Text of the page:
My expert field is amphibian ecology with a focus on acoustic ecology. I do a lot of programming and coding as well, both for analysis and when needed for software. My PhD was conferred in October 2018, and my post-doctorate in China just started. I am very excited and looking forward to this next part of my career I absolutely love my job; in very few professions do you have the freedom to let your creativity play out as you do in research. My main task is to come up with research ideas that should solve some (hopefully) great questions and then go and make it happen. I also get to hang out in nature a lot, often at night which is even better.
Seriously, rainforests come alive at night, they are full of sounds and animals everywhere, and on top of that who wouldn’t want to work with amphibians? They were here before the dinosaurs and each every one of them are in my mind evolutionary miracles, often with amazing adaptations to their environment. Every year there are new studies coming out reporting on some previously unknown behaviour or cool physical trait.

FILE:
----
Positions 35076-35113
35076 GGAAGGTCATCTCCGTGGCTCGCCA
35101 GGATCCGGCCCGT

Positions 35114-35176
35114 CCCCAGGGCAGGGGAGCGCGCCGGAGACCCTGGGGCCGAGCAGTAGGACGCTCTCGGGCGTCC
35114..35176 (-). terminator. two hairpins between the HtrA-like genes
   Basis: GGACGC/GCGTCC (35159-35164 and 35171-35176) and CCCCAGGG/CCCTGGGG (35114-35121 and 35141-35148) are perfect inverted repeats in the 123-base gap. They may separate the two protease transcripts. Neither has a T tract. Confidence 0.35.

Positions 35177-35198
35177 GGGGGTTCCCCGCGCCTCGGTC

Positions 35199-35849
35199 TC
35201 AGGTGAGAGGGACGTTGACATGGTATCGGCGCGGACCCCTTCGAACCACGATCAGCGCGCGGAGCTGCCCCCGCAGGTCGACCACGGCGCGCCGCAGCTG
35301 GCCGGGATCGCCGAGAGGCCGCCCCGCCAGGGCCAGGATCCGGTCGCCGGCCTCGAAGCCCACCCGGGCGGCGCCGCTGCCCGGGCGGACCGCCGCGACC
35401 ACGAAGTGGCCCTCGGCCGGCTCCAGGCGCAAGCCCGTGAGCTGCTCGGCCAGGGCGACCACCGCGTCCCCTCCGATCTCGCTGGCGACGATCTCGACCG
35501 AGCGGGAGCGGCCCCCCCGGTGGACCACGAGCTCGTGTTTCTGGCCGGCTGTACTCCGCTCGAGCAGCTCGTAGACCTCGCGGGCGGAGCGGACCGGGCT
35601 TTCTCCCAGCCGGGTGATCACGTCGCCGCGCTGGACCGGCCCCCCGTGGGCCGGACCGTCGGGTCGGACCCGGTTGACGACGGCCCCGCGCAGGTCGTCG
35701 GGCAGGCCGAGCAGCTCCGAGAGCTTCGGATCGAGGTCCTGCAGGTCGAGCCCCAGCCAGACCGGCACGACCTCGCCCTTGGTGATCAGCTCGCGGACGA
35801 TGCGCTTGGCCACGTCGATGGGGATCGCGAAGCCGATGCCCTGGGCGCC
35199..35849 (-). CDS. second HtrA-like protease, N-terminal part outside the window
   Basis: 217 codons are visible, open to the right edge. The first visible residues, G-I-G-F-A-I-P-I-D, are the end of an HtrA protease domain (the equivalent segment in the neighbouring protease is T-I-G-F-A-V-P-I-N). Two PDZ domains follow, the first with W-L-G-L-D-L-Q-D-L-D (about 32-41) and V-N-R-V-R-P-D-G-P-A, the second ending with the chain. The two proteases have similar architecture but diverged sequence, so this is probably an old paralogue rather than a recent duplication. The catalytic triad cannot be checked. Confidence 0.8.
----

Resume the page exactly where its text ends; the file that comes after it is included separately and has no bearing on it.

I may be the first, but hopefully not the last
That I would aim for a career in academia was not an obvious thing, after high school I spent four years working customer service-related jobs in the UK and Ireland. When I told my dad back in Sweden that I was going to university in UK to study ecology he mostly seemed confused, I am very grateful that I come from a society where you are not bound by the socio-economic background that you are born into and even though my family have had very little understanding of what I am doing they have never stood in my way and have helped when they can. Even if my parents never really pushed me or encouraged me to go to university, society in Sweden and how it functions have a built-in lesson that you have the option of doing whatever you put your mind to. I am the first person in my family to get a PhD, hopefully not the last.
I decided during the bachelors that I wanted to work on amphibians, as despite the amount of work that is still required on this taxon, there are not enough people around to collect the data needed to prevent them from disappearing. I also realised that I like statistics and analysis and really like coding! I can do fieldwork and see the data come in and bring it the whole way to the end regardless of what is required – I guess it is one of my main strengths, figuring out what is needed and then learning how to do it even if this involves a new programming language or doing something I have no prior experience of and that pushes the boundaries of what I am comfortable with.
Giving up is not an option